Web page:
A chat with DeAnn Heline, DeAnn Heline interview, The Middle, Murphy Brown, How I Met Your Mother
DeAnn Heline

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As Bullz-Eye’s go-to guy for most things TV-related, I’m the first person to be understanding when people say, “I’ve heard good things about (INSERT SHOW HERE), but there just aren’t enough hours in the day to watch everything I hear good things about.” With that said, however, I’m still surprised that I don’t hear more people talking about ABC’s “The Middle.”

No, it’s not as raucously hilarious as “Modern Family,” nor does it have a Big Time TV Star as its lead actress like “Cougar Town” does with Courtney Cox, but it sure seems to come a lot closer to reality than any other sitcom on the network. Granted, that may be because I’m married, have a child, and struggle with my bills on a monthly basis, just like Frankie and Mike Heck (Patricia Heaton and Neil Flynn). Or because my attempts at participating in social activities in high school went almost as poorly as those of Sue Heck (Eden Sher). Or because the resemblance between the social tendencies of Brick Heck (Atticus Shaffer) and my own as a child are downright spooky. But whatever my reasons may be, the simple fact is that I love “The Middle,” so does my wife, and even my 4-year-old daughter asks to watch the show.

With “The Middle” sitting within the Honorable Mention section of Bullz-Eye’s TV Power Rankings, I reached out to ABC for an interview. Series co-creator DeAnn Heline, who cut her sitcom teeth working on “Roseanne,” “Murphy Brown,” and “How I Met Your Mother,” stepped up to bat, and we had a great chat about one of the funniest (and most relatable) family-friendly sitcoms you may not be watching.

DeAnn Heline: Hi, Will!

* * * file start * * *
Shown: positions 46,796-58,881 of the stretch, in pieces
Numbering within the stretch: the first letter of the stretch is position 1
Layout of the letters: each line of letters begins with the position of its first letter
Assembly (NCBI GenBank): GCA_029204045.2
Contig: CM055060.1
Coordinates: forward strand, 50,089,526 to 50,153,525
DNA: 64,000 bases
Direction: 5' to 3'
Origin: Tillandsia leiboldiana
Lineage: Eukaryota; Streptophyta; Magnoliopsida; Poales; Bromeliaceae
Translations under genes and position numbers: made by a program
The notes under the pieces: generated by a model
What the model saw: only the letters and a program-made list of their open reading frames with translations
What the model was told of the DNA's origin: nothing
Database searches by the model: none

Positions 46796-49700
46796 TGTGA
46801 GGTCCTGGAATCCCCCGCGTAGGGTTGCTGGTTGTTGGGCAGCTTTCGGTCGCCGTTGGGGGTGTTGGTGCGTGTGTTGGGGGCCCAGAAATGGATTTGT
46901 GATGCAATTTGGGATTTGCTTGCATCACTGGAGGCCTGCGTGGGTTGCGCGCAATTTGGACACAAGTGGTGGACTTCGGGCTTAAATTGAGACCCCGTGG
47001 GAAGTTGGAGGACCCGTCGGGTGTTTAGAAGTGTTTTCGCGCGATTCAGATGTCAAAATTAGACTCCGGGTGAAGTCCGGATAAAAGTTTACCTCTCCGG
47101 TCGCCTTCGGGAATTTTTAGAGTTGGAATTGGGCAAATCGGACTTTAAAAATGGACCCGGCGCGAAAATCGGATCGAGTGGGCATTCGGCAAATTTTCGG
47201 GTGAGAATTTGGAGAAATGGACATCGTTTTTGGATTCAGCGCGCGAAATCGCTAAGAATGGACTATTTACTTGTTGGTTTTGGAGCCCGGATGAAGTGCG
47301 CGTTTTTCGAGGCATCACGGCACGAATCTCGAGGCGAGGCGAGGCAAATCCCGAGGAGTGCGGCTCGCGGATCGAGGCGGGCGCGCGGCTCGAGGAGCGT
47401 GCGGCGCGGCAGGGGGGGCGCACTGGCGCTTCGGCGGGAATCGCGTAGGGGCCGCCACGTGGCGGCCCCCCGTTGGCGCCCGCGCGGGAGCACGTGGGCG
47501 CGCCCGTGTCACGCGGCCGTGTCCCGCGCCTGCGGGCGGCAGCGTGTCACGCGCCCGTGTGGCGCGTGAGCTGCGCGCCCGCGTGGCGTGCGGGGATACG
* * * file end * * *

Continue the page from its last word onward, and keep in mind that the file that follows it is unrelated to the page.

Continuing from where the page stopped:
Bullz-Eye: Hey, DeAnn, how are you? It’s a pleasure to talk with you.

DH: A pleasure to talk to you, too!

BE: We met fleetingly in January, when I had the opportunity to tour the set of the show…and couldn’t believe how incredibly accurate a representation of a messy house it was.

DH: (Laughs) Great! So where are you from?

BE: Virginia. In Norfolk.

DH: Oh, sure, I know Norfolk. One of my summer jobs was as a performer at Busch Gardens, in Williamsburg.

BE: My wife, however, is from Iowa, so she very much appreciates the middle-America sensibilities of the show. Also, “The Middle” is one of the very sitcoms that our 4-year-old daughter wants to watch.

DH: And that’s nice, right? I mean, we all have kids, and it’s nice, because there are very few shows anymore, it seems like, for the whole family. Kids watch the Disney Channel, adults watch their own shows…we’re very proud of the fact that you can watch “The Middle” as a family.

BE: So, obviously, it’s a show that hits kind of close to home for you, but what are the origins of “The Middle”? How did it come about?

"We all have kids, and it’s nice, because there are very few shows anymore, it seems like, for the whole family. Kids watch the Disney Channel, adults watch their own shows…we’re very proud of the fact that you can watch 'The Middle' as a family."